First-of-its-Kind Teacher Apprenticeship Program Launched at UCCS
This article originally appeared on Communique.
UCCS has partnered with Calhan School District to offer a new K-12 Teacher Apprenticeship program. The program, offered through the College of Education, helps paraprofessionals become certified to teach in their own classrooms.
“There’s a huge teacher shortage, especially in the rural communities, it’s especially difficult to recruit and retain teachers there,” explained Katie Anderson-Pence, Interim Associate Dean for the College of Education. “What this program looks to do is help people who are already at those schools, working as a paraprofessional or a teacher’s aide, to help them get their teaching license.”
“They’re already in the community, and they’re many times already teaching a class as a long-term substitute or something of the sort,” she said. “The apprenticeship program helps those people get access to educational resources and allows them to step up their salary as they’re working on their teaching license.”
Calhan School District originally approached Anderson-Pence with the idea for an apprenticeship offering, and the timing was perfect — she had just returned from an American Association of Colleges for Teacher Education (AACTE) conference that offered insights on precisely that kind of program.
“We developed what we wanted it to look like based on some other programs in the country, and then we worked with the workforce center in Colorado Springs to make sure it was in alignment with the Department of Labor guidelines for apprenticeships,” Anderson-Pence said.
The program was approved by the United States Department of Labor as the first registered K-12 Teacher Apprenticeship Program in Colorado.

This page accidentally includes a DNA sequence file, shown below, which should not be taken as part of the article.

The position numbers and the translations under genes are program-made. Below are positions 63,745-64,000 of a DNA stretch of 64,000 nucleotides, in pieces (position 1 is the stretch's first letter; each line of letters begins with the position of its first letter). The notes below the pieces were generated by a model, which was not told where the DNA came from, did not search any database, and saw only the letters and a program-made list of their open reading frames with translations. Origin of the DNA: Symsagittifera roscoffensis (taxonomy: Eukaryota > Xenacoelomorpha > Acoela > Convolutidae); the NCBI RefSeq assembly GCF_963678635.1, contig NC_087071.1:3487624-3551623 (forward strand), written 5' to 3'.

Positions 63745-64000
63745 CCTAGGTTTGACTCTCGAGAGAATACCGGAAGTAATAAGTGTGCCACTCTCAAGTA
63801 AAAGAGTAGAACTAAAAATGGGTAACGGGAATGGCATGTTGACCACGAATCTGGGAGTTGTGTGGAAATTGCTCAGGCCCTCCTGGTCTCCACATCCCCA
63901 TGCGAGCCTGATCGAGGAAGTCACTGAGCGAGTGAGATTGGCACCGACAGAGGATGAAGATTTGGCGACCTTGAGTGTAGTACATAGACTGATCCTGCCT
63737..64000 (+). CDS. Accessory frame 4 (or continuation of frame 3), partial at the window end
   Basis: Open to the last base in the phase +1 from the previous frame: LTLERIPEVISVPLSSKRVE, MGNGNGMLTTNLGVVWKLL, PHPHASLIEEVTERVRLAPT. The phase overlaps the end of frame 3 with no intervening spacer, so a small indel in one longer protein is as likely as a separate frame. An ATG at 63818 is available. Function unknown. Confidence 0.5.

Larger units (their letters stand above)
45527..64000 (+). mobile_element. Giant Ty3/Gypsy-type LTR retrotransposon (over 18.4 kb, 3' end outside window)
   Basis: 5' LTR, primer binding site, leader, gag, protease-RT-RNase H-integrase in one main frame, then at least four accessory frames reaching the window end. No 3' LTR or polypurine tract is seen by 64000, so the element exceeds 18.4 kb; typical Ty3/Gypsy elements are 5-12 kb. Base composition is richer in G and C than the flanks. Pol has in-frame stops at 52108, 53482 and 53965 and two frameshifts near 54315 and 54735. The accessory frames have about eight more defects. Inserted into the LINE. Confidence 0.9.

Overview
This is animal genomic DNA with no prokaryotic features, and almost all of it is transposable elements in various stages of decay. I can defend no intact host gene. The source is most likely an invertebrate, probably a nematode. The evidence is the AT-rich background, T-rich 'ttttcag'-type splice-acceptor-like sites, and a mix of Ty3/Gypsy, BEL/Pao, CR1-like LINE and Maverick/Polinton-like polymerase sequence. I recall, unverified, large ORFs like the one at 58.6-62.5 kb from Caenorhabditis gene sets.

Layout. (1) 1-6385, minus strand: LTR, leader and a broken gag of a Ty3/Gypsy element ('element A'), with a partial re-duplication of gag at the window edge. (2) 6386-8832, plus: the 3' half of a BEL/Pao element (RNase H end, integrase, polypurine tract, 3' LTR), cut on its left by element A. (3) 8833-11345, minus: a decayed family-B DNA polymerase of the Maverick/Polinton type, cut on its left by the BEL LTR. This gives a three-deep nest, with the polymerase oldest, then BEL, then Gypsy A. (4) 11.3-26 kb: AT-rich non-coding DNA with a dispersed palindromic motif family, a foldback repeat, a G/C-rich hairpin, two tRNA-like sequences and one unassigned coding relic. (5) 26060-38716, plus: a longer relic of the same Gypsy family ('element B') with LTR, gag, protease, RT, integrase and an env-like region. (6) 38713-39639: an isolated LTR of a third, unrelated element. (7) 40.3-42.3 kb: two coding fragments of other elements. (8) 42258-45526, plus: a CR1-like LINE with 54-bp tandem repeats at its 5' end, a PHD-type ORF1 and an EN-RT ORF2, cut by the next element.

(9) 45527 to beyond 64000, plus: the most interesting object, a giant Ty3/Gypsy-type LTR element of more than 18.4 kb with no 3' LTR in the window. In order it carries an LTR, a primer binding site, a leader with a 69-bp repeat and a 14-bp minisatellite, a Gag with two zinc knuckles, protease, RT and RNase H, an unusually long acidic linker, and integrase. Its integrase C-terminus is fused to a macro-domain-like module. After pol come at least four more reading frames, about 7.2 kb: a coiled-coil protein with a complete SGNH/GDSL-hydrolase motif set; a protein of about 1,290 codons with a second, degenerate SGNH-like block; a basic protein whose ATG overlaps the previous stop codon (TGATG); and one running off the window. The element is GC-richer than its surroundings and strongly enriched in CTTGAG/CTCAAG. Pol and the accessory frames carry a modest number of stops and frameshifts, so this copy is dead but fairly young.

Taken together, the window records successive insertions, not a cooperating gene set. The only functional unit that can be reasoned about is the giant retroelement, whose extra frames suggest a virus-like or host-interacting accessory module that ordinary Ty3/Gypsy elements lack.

There is an application process, and some classroom experience is required. But once participants take a certain number of classes and show competency in a few key areas, they can move to the next level in the apprenticeship, which allows them to have their own classroom.
“What this program does is allow schools to give those professionals who are already in the classroom educating our students the opportunity to receive significant support and actionable feedback while they pursue a path to licensure,” said Stephanie Curtis, a Teacher Apprenticeship Sponsor with Calhan School District.
According to a press release from Calhan School District, the main objectives of the program are to improve student outcomes by providing training and education for the adults who are already working with students every day, and to honor those adults, the experience they bring with them to the classroom, and their determination by providing an affordable and accessible path to becoming teachers.
According to the CDE Colorado Educator Shortage Survey Results Dashboard, there were 844 unfilled positions for the 2021-2022 school year, and 425 teaching positions were filled by long-term substitutes.
The apprenticeship program specially targets those individuals who are serving those long-term substitute positions. The individuals filling these positions exemplify the dedication and experience working with students that schools are looking for. The program aims to increase their knowledge of content, best practices, understanding of state standards, school laws and regulations, student growth expectations and outcomes and much more.
The program starts out with online classes for convenience, although that also helps with the cost. There are currently 20 participants starting in the apprenticeship program this fall from various rural school districts.
The goal is that this program will help solve the problem of having unlicensed teachers in the classroom, as well as teacher recruitment and retention. Proponents of the program are hoping to expand it beyond rural areas and bring it into the city schools as well.
“This has the potential to really blossom and support the teacher shortage, not just in rural schools but in the city schools as well,” Anderson-Pence said. “The hope is that other school districts, having seen what we’re doing in the rural schools, will want to develop and submit their own apprenticeship programs.
If you are interested in learning more about this apprenticeship, how it was developed or how your district can be an employer with the apprenticeship, please contact Stephanie Curtis at 719-329-8481.
Tags: teacher shortage